Day 1: “This is awesome. Why doesn’t everyone do this? It’s so easy and I love vegetables.”
Later in the evening of day 1 we go to a movie for my husband’s birthday. I LOVE movies (almost as much as food) and I always, always get popcorn and a coke. “I hate this stupid diet! Why do we need to be healthy anyway? I just want a huge tub of buttery popcorn and a coke!” I enjoyed the movie, but struggled with being distracted by sulking a lot of the time.

Day 2: “This diet isn’t so hard. I’m so glad I’m doing this.” (We went for a hike and then my husband cooked curry for me.)

Day 3: This is the day I got cocky and was all… “I got this. I am disgusted by those other humans out there who don’t choose to do something like this for their health.”

Day 4: “This is the dumbest thing ever I HATE this @$@#&*! diet. I will stay faithful to it, but I REFUSE to be happy about it.” This is when I started having detox symptoms, you know cause your body is trying to dump all the toxins you normally eat out of your system. My kidneys hurt, I had sciatic pain, headaches, blah.

Day 5, 6, 7: See day 4

Day 8: We took our kids to a tea factory, but first we stopped at Chik-fil-a where I got some sort of fruit chicken salad with no dressing and water and watched my kids scarf chicken strips and waffle fries while drinking lemonade. Enter the angsty teenager. I refused to be happy about anything!! When we got to the tea factory I had spent enough time sulking and enjoyed the tour. Thankfully they had a lot of herbal teas that I could taste (that helped keep the hulk away from the factory that day).

So, there you go. A little taste of my crazy. I am done with this crazy. I don’t want it anymore! When I see these attitudes in my kids I get so frustrated, “you should be grateful you even have food”! Yeah…I guess in some ways it is just a simple shift of perspective.

Jesus talked in the Bible about being cheerful in giving. I always thought that was kind of strange. I mean, honestly, imagine you are in the grocery store and a woman in front of you is struggling with 3 small children and buying only the necessities and when the total comes she realizes that she doesn’t have enough. If you on the other hand were standing behind her and had plenty of money in your pocket would it be anything, but a joy and a privilege to get to help this woman. I’m guessing Jesus said this for a reason. Even something we find great joy in can become obligatory. As a mom of 4 I have a LOT of obligatory chores in my life. I could list them, but I don’t want to risk sucking the joy out of your day. But, if I can find some way to shift my thinking about these things it could change my life. I could find more joy more life.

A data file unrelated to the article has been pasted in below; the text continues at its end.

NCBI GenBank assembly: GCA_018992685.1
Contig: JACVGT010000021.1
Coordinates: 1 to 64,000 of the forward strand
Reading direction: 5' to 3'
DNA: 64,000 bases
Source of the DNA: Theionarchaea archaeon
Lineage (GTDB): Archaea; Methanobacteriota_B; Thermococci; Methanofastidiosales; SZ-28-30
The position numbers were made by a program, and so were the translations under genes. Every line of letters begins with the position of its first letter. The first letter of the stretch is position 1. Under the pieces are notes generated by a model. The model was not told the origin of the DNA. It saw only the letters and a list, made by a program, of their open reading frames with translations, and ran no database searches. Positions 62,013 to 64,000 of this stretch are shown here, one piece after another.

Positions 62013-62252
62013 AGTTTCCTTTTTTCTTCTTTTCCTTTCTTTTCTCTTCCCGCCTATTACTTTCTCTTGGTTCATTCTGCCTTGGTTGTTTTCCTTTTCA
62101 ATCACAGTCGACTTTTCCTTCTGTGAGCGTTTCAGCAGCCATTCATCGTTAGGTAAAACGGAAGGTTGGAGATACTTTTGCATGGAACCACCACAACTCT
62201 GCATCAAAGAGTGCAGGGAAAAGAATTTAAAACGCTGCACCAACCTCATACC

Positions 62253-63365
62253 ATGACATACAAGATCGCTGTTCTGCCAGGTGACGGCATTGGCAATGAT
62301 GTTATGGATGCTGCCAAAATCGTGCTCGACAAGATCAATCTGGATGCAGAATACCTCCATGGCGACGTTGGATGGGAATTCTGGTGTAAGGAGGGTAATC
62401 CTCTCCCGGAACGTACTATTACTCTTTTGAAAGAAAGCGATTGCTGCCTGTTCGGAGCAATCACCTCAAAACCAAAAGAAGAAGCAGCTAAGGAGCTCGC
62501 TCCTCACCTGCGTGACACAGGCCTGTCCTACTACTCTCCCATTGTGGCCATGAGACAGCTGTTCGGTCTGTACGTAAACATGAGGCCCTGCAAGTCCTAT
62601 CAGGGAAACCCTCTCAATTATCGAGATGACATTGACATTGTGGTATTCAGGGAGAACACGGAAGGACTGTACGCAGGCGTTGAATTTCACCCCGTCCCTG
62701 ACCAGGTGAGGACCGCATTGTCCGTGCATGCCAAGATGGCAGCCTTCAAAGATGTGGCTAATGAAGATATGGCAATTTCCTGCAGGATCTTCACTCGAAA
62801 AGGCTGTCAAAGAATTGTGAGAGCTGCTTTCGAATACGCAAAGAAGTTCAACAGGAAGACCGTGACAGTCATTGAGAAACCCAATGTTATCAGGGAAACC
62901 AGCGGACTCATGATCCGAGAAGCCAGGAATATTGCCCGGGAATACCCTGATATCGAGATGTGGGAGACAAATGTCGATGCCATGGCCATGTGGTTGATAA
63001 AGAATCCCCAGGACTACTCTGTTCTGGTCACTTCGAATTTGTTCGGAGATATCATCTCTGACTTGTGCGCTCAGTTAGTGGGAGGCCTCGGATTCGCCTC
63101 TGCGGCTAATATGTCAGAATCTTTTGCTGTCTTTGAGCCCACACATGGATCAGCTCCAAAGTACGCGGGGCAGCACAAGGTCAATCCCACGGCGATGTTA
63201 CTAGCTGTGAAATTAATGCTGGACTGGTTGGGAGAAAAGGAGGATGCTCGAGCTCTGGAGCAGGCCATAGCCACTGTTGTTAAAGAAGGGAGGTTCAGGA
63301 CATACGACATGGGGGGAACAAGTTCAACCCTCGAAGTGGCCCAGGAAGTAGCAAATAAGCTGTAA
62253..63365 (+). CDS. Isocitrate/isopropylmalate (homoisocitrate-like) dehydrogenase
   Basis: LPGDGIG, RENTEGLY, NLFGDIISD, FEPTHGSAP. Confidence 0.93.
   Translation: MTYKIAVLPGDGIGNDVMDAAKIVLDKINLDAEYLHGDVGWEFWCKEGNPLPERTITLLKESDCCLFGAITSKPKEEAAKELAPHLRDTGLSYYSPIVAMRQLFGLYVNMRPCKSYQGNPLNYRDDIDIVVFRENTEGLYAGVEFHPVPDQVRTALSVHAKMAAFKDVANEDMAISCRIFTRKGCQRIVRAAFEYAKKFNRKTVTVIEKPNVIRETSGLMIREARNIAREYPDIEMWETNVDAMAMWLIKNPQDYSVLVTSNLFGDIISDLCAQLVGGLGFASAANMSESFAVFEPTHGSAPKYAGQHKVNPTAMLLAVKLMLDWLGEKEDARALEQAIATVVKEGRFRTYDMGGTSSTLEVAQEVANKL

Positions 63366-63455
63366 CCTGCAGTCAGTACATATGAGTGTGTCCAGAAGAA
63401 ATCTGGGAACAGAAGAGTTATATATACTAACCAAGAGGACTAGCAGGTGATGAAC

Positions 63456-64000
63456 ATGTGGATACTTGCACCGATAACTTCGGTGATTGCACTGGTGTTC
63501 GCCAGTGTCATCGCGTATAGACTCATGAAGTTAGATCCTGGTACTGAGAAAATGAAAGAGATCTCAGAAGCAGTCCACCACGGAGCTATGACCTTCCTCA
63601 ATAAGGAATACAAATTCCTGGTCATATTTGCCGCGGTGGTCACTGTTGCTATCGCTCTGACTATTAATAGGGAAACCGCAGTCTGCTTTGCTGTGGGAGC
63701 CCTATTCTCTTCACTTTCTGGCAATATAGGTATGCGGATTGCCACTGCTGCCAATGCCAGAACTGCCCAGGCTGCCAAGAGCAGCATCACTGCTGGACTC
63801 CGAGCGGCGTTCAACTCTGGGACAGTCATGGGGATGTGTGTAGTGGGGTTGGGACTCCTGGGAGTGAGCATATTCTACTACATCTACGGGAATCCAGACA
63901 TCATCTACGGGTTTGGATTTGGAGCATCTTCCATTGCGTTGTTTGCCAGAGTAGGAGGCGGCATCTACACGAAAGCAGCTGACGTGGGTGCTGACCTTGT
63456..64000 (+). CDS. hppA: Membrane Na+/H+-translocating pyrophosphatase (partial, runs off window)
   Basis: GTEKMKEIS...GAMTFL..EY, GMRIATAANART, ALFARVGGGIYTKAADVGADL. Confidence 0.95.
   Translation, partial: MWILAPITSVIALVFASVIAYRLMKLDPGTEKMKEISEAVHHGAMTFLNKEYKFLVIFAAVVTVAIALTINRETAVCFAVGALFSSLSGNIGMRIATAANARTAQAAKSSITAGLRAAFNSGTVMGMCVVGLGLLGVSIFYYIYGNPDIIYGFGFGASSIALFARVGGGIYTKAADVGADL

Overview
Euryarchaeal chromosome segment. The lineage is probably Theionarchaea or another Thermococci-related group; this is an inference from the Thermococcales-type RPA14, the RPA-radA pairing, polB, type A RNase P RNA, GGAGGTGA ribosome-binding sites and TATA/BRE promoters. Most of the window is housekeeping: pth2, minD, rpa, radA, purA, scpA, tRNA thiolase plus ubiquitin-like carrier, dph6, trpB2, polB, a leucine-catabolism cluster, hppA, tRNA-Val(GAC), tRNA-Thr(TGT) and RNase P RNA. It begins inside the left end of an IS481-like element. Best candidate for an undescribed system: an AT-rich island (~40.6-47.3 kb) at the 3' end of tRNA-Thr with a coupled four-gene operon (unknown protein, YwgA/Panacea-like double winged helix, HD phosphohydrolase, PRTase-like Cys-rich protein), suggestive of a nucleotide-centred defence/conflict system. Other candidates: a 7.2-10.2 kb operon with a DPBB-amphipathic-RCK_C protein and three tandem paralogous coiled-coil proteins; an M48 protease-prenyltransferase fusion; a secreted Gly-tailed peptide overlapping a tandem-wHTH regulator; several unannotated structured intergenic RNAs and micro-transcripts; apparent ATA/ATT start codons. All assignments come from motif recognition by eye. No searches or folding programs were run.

To be grateful. In. ALL. Things. I believe I can change. I will start to shift today.

Inspiration, Shminspiration

Artists can be a funny and sensitive crew. The sun must be shining just so. The pencils aligned in the right way. The correct sharpener must be sitting at the ready…and how can you expect creation to occur without the favored hot beverage sitting contentedly on the perfectly prepared desk. And then, of course, there is inspiration. Inspiration is that piece of magic that floats in on a cloud and is delivered by one of those fat baby angels. It is mystical and so very far outside the realm of our understanding. Some people seem to have baby angels waiting outside their window all the time. A long line of little puffy clouds longing to give more magic to this incredibly gifted artist.